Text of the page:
Source: excerpted from A Sea In Flames, published by Crown Publishers, New York.
On a recent trip to South Korea, I spent most of my time in the airplane reading Carl Safina’s non-fiction book “A Sea in Flame”. I liked it very much. Among many things, the following section attracted my eyes, because it describes the deepwater drilling in a easy-to-understand format.
I contacted Carl Safina and got his permission to publish this section in our blog.
Being a deepwater well driller—what’s it like? To simplify, imagine pushing a pencil into the soil. Pull out the pencil. Slide a drinking straw into that hole to keep it open. Now, a little more complex: your pencil is tipped not with a lead point but with a drilling bit. You have a set of pencils, each a little narrower than the last, each a little longer. You have a set of drinking straws, each also narrower.
You use the fattest pencil first, make the hole, pull it out, then use the next fattest. And so on. This is how you make the hole deeper. At the scale of pencils-as-drills, you’re going down about 180 feet, and the work is soon out of sight. As you push and remove the pencils, you slide one straw through another, into the deepening hole. You have a deepening, tapering hole lined with sections of drinking straw, with little spaces between the hole and each straw, and between the sections of straw.
You have to seal all those spaces, make it, in effect, one tapering tube, absolutely tight. And here’s why: the last, narrowest straw pokes through the lid of a (very big) pop bottle with lots of soda containing gas under tremendous pressure. As long as the lid stays intact and tight, there’s no fizz. But only that long. Everyone around you is desperate for a drink of that pop, as if they’re addicted to it, because their lives depend on it. They’re in a bit of a hurry. But you have to try to ignore them while you’re painstakingly working these pencils and straws. And you’d better keep your finger on the top of the straw, or you’re going to have a big mess. And you’d better seal those spaces between sections of straw as you go down, or you’re going to have a big mess when you poke through that lid. And before you take your finger off the top of the straw, you’d better be ready to control all that fizz and drink all that pop, because it’s coming up that straw. And if, after poking a hole in this lid that’s been sealed for millions of years, you decide you want to save the soda for later, then you’d better—you’d better—have a way to stopper that straw before you take your finger off. And you’d better have a way to block that straw if the stopper starts leaking and the whole thing starts to fizz. If it starts to fizz uncontrollably, and you can’t regain control, you can get hurt; people can die.
The real details beggar the imagination of what’s humanly and technologically possible. Rig floor to seafloor at the well site: 5,000 feet of water, a little under one mile. Seafloor to the bottom of the well: about 13,360 feet—two and a half miles of drilling into the seabed sediments. A total of 18,360 feet from sea surface to well bottom, just under three and a half miles.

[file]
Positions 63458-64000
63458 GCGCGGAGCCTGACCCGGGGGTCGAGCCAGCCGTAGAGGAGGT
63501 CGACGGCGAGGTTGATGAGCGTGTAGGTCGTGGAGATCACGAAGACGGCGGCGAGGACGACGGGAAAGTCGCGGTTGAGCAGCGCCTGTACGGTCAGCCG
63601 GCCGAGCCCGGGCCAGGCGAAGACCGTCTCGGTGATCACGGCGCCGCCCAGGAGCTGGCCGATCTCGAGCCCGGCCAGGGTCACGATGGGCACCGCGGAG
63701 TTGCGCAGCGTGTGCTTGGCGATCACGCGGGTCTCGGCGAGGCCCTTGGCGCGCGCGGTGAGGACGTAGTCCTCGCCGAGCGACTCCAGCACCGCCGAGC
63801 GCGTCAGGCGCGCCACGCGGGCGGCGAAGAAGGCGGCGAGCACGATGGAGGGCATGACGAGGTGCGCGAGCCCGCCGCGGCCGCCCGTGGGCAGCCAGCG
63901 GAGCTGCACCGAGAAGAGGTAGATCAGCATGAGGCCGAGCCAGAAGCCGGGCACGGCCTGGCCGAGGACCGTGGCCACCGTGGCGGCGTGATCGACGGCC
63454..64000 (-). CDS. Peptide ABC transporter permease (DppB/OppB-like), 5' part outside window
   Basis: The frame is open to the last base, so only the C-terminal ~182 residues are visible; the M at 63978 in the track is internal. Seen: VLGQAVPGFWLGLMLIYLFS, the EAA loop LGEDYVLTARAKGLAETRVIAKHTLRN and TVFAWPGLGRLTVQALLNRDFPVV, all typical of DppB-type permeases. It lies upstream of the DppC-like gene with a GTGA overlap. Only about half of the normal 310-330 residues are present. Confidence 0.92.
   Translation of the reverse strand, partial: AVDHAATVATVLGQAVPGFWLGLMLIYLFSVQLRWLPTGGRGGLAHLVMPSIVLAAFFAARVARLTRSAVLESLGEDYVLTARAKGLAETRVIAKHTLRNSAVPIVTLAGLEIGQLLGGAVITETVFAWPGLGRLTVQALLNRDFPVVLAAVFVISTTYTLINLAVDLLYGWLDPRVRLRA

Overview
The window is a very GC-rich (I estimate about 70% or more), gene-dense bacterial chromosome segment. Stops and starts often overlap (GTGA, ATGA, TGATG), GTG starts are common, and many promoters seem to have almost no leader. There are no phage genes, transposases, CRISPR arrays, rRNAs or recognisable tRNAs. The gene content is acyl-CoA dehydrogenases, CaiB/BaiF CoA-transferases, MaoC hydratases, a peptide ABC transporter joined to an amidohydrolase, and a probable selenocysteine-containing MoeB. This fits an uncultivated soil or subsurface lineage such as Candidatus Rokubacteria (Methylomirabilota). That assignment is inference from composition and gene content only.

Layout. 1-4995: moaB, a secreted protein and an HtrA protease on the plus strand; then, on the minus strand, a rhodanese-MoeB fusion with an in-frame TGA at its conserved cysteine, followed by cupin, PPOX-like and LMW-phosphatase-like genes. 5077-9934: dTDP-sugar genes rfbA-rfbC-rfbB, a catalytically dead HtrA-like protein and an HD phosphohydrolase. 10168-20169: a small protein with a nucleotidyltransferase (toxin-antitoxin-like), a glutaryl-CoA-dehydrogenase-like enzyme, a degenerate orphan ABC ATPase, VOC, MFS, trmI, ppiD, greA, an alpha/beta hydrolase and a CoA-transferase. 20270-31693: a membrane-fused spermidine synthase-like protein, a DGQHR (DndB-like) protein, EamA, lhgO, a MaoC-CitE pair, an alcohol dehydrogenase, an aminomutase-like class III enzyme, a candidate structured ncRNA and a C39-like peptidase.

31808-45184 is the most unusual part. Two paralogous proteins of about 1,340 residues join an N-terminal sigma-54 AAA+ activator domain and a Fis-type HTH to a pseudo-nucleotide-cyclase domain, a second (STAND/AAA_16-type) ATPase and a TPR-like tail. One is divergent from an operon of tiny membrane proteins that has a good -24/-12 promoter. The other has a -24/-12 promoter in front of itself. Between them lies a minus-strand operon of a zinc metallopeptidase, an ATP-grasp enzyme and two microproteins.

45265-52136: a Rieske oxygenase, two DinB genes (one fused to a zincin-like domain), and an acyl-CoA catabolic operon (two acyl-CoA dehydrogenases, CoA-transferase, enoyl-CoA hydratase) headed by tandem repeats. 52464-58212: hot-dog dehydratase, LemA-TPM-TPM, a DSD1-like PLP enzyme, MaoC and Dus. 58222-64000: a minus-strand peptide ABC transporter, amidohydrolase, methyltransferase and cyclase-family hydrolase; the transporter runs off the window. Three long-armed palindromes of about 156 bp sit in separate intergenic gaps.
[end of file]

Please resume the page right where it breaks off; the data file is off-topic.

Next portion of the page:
Equally amazing as how deep, is how narrow. At the seafloor—atop a well 2.5 miles long—the top casing is only 36 inches across. At the bottom it’s just 7 inches. If you figure that the average diameter of the casing is about 18 inches, it’s like a pencil-width hole 184 feet deep. Nine drill bits, each progressively smaller, dig the well. The well’s vertical height gets lined with protective metal casings that, collectively, telescope down its full length.
At intervals, telescoping tube of casing gets slid into the well hole. The upper casing interval is about 300 feet long. Some of the lower ones, less than a foot across, are 2,000 feet long. The uppermost end of each casing will have a fatter mouth, which will “hang” on the bottom of the previous casing. You will make that configuration permanent with your cementing jobs.
The casings and drill pipes are stored on racks, awaiting use. Casings are made in lengths ranging from 25 to 45 feet; the drill pipe usually comes in 30-foot joints. They are “stacked” in the pipe racking system. You assemble three at a time and drop approximately 90 feet in, and then repeat. When you get and drop approximately 90 feet in, and then repeat. When you get ready to put the casing in, you pull all the drill pipe out. Rig workers also remove the drill pipe from the hole every time the drill bit gets worn and needs changing or when some activity requires an open hole. Pulling the entire drill string from the hole is called “making a trip.” Making a trip of 10,000 feet may take as long as ten or twelve hours. When you want to start drilling some more, you have to reassemble the drill pipe and send it down.